A: Since there isn't one best way to do anything, it naturally follows that senior managers can't simply delegate critical decisions involving operations, the adoption of IT or other technologies, and improvement efforts to "experts," whether they're internal or external (e.g., consulting firms).

Such experts are likely to make decisions based on what has worked at other companies or even at your own company in the past. But your company (and, in particular, its competitive strategy) may have changed over time, and/or be different from these other companies in critical ways. So top managers have to get involved in these decisions, to ensure that these decisions are based on a complete understanding of what the company hopes to achieve, what it has the resources to support, and how they fit with the other activities that are underway.

Q: Tell us about teams. You and your co-authors say "team" is one of the most overused and least understood words in the current management vocabulary. Why?

A: We're not against "teams" per se. After all, the authors of this book are, in a sense, a team. What we argue against is some people's apparent assumption that, first, teams are the solution to all problems and, second, that simply assigning a group of people to work together makes them a team.

We point out that assigning a team to carry out a job may not always be the best way. Sometimes it's more effective to let a gifted individual do it by him or herself or with the help of a few selected subordinates. Moreover, as we see every day in sporting contexts, there are such things as bad teams: teams that aren't very successful and cause their participants to perform more poorly than if they worked alone.

In the book we address the different ways teams, particularly project teams, can be organized, and the key supporting activities that have to be undertaken in order to prepare people to be effective team leaders (or team members). We also provide guidance as to how senior managers can manage a portfolio of team projects, and monitor their ongoing activities effectively.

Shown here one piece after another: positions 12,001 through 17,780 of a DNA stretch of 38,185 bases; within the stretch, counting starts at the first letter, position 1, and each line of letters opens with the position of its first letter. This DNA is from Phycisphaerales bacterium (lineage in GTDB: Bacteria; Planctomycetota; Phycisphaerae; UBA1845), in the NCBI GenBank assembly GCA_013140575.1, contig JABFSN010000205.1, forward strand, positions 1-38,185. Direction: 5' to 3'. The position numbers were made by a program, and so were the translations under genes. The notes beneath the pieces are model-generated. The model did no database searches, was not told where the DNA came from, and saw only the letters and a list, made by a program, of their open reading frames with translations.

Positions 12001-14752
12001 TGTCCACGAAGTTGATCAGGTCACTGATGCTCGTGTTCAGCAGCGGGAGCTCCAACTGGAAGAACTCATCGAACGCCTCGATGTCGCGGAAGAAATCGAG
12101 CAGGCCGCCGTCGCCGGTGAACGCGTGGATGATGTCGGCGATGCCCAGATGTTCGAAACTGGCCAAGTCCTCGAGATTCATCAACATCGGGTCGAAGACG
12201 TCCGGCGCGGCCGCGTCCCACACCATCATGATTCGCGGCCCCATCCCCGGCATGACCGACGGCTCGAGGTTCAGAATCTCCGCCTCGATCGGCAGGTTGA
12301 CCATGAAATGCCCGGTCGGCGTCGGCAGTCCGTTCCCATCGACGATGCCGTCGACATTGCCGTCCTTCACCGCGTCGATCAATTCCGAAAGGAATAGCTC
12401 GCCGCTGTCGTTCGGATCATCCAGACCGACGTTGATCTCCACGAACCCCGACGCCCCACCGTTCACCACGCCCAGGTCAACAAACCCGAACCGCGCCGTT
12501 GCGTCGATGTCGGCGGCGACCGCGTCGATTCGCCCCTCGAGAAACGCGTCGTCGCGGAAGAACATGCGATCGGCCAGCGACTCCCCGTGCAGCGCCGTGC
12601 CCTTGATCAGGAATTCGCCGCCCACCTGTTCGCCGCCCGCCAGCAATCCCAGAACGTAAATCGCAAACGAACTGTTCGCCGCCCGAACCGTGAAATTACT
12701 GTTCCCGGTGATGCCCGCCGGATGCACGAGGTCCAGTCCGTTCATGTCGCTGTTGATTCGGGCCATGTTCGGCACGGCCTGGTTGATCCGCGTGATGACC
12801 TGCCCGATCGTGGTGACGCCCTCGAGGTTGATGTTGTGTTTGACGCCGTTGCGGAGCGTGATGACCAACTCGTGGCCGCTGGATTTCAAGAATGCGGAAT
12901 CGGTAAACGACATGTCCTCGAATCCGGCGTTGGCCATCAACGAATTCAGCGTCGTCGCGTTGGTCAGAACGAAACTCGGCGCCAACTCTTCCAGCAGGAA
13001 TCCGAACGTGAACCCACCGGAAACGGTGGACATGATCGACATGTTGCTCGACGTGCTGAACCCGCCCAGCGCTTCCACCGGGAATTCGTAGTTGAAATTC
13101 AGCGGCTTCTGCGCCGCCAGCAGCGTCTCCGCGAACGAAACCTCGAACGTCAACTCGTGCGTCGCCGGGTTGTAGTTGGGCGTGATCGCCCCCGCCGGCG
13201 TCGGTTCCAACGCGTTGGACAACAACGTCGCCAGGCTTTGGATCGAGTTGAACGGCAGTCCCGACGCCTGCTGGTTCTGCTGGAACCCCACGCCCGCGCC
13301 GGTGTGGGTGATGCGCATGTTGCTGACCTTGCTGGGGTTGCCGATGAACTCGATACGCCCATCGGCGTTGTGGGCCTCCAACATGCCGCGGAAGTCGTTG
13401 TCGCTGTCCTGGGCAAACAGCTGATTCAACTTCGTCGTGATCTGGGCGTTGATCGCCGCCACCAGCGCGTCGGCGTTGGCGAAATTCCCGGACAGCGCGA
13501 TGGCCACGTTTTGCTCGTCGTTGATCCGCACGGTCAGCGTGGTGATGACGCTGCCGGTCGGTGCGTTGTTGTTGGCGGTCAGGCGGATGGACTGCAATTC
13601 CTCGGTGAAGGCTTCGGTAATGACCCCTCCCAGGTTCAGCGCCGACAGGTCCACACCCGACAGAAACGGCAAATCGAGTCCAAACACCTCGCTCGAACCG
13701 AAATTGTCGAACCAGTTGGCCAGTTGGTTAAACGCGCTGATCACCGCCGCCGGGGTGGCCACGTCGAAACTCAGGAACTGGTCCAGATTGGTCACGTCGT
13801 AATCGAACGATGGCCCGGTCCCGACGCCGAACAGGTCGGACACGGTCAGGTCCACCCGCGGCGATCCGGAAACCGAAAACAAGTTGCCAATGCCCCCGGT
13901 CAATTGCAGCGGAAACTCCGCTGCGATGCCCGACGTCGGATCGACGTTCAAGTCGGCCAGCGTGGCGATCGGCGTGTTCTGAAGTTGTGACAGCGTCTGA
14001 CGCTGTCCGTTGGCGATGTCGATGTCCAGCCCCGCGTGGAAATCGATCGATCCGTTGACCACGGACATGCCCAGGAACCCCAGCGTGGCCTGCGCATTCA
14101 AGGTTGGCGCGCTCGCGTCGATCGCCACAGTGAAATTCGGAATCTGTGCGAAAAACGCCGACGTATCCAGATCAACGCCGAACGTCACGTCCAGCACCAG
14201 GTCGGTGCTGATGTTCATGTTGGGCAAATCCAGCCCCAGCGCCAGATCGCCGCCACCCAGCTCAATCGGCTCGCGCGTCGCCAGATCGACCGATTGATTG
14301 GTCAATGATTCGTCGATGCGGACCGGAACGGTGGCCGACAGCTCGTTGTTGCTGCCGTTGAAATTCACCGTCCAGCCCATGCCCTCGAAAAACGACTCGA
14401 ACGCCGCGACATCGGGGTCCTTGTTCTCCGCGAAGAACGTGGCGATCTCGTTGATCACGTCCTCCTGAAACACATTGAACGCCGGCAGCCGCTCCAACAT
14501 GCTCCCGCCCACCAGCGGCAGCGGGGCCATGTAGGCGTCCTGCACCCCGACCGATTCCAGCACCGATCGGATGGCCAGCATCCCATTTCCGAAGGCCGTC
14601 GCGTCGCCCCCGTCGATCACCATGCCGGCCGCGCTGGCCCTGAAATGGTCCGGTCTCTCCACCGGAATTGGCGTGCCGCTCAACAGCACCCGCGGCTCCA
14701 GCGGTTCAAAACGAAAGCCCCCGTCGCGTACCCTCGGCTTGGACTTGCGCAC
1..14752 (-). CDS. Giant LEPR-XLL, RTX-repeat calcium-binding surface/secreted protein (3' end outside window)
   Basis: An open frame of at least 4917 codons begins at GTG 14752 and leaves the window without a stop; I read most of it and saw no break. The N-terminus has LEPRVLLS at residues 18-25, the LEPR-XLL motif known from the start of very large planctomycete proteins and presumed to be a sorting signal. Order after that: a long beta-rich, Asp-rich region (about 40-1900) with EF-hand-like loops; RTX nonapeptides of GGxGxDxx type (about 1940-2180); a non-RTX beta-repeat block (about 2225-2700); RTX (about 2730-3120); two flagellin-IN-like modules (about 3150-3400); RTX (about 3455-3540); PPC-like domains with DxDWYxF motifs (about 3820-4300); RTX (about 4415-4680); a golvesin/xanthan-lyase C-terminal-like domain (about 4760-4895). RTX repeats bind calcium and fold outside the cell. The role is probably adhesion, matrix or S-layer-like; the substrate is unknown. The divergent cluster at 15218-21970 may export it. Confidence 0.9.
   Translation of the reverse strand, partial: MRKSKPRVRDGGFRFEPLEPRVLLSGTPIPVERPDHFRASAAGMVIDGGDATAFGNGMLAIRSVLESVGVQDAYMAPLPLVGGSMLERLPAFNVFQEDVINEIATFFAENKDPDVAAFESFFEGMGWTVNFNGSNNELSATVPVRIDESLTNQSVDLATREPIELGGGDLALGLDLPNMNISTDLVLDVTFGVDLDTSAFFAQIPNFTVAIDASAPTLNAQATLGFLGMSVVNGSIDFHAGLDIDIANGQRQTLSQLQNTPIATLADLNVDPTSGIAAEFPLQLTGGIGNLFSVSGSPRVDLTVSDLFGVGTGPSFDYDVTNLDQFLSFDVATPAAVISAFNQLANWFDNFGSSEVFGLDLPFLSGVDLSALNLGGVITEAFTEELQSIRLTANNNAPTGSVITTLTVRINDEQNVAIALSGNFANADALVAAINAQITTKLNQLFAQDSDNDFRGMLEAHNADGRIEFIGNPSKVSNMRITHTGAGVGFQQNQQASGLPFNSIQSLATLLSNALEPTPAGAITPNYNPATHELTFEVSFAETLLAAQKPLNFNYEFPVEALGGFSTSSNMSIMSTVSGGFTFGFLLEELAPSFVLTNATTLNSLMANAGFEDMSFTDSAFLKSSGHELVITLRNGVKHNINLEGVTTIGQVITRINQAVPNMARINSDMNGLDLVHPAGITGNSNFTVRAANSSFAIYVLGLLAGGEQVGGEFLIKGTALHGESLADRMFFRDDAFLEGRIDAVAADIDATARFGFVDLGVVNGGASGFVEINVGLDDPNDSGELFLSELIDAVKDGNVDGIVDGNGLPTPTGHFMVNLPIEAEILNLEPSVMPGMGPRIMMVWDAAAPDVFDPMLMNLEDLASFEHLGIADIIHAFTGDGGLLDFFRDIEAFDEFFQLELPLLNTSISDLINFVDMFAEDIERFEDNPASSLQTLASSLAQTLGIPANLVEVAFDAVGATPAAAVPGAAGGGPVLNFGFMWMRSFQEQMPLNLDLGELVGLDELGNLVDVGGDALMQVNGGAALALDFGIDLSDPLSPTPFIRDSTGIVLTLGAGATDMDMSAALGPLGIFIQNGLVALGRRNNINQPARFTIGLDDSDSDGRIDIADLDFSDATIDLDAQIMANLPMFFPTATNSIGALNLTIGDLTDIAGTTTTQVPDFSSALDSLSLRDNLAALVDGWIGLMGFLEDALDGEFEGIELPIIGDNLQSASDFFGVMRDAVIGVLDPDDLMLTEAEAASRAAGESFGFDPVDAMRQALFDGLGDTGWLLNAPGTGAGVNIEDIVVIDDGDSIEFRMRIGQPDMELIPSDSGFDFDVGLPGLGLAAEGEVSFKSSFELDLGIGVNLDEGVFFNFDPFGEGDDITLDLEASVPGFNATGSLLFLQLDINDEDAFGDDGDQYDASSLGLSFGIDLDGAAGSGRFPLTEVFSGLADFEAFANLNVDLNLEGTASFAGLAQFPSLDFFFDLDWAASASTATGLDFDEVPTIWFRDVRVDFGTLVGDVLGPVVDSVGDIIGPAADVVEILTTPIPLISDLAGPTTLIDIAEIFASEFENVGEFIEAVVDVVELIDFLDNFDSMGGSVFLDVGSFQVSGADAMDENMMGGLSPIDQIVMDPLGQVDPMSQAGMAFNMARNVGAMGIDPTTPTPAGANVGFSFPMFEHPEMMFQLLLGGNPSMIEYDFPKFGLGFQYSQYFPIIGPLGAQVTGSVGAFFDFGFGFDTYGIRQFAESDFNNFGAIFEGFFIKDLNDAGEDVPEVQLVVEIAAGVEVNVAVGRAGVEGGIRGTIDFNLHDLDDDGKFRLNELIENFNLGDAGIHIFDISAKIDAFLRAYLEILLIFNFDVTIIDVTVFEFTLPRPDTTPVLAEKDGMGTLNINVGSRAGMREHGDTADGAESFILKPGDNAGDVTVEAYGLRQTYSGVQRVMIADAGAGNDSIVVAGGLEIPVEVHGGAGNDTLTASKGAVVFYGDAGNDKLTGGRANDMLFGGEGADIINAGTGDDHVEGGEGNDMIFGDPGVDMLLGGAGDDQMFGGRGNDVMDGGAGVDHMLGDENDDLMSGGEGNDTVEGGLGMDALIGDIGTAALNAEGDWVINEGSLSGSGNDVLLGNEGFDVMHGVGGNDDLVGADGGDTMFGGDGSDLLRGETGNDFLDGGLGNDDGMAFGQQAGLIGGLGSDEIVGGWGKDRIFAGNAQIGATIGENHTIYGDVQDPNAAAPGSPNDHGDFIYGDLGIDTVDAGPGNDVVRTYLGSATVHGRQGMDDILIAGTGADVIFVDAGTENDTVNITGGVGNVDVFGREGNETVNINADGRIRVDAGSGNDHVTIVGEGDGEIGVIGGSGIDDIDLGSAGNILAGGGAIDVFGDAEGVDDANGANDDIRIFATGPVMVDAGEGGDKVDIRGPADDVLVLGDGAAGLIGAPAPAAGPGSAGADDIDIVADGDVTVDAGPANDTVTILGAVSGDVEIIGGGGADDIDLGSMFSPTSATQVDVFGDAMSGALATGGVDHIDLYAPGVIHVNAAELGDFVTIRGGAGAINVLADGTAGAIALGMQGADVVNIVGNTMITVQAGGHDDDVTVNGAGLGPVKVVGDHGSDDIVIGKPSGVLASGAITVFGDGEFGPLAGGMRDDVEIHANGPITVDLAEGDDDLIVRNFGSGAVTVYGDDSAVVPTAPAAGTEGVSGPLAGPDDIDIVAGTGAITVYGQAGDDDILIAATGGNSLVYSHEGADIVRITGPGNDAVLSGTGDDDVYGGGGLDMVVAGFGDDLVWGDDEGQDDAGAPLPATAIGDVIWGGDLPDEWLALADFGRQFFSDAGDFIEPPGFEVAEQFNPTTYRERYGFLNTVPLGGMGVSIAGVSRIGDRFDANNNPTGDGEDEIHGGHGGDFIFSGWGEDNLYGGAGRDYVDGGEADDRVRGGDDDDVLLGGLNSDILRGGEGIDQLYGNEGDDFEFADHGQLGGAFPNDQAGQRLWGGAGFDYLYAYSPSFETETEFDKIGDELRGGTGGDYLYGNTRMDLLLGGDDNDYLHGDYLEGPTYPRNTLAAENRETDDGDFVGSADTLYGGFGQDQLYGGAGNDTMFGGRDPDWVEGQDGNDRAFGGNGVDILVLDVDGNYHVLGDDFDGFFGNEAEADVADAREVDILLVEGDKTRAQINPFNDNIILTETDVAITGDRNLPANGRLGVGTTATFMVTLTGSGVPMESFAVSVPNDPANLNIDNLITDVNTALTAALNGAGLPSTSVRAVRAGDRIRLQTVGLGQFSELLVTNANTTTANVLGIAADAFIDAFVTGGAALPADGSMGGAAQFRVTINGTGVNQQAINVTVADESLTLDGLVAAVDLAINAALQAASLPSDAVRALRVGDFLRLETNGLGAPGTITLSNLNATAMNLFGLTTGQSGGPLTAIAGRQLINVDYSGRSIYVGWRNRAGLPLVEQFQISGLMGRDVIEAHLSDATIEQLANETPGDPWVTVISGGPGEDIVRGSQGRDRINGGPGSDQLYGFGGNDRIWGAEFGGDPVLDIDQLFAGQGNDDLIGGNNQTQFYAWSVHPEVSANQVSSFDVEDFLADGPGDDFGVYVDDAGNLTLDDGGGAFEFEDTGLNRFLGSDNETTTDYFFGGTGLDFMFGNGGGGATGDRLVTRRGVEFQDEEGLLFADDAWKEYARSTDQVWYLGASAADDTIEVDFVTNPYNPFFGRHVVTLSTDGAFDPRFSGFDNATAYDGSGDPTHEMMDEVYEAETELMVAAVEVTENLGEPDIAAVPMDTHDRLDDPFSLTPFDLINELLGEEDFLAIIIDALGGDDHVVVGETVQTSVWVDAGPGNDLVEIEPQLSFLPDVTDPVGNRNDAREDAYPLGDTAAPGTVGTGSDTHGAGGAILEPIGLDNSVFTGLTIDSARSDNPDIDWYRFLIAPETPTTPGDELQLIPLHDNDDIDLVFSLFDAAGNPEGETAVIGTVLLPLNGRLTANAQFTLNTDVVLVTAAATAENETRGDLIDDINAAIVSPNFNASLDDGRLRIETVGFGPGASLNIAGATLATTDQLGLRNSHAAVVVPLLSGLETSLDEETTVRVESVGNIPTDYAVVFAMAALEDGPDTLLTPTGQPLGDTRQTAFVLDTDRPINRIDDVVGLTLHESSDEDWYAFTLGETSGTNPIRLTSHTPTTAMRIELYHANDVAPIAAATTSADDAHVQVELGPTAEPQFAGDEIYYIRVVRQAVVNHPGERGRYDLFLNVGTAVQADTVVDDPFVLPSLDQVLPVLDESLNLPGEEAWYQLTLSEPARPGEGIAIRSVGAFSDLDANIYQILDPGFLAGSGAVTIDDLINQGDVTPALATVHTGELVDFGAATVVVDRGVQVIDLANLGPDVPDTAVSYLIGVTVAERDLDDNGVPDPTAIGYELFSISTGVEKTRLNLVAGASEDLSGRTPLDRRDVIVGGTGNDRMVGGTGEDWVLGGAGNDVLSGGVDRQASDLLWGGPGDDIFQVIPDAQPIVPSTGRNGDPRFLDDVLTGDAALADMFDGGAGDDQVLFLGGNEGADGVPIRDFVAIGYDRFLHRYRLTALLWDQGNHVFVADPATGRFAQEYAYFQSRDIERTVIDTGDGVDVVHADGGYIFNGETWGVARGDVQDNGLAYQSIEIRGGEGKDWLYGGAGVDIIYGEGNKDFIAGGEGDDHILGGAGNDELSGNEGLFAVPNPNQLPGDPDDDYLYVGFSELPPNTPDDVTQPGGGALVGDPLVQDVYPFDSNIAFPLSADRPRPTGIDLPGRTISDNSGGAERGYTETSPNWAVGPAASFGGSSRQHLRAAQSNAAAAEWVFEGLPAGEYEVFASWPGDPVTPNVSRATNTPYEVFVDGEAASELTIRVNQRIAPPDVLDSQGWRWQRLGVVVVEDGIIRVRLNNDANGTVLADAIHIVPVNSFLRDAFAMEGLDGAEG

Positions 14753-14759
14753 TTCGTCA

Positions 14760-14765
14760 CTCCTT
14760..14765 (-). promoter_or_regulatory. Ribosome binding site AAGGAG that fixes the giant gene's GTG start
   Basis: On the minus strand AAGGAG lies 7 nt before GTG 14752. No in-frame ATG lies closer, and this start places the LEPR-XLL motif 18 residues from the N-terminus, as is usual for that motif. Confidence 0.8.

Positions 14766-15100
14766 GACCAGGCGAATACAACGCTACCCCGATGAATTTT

Q: Which companies exemplify the best in operations vis-à-vis strategy? What are they doing differently from their competitors?

A: The companies that jump to most people's minds are big ones, such as Dell Computer, Southwest Airlines, Toyota, and Wal-Mart. But there are lots of smaller ones that are not as well known, several of which are described in our book. All these companies compete in markets that have long existed, and in which they were minor players up to a few years ago. None offers products or services that are markedly different from those their competitors offer.

The basic theme of the book is that there isn't one best way to do anything.

None has chosen a highly unusual competitive strategy. For example, lots of companies try to compete on the basis of low cost, or high reliability, or fast response. All have risen to industry dominance because they adopted and followed a consistent, coherent strategy for operations, and through operating superiority have been able to achieve lower cost, better reliability, or faster responsiveness than their competitors have been able to provide.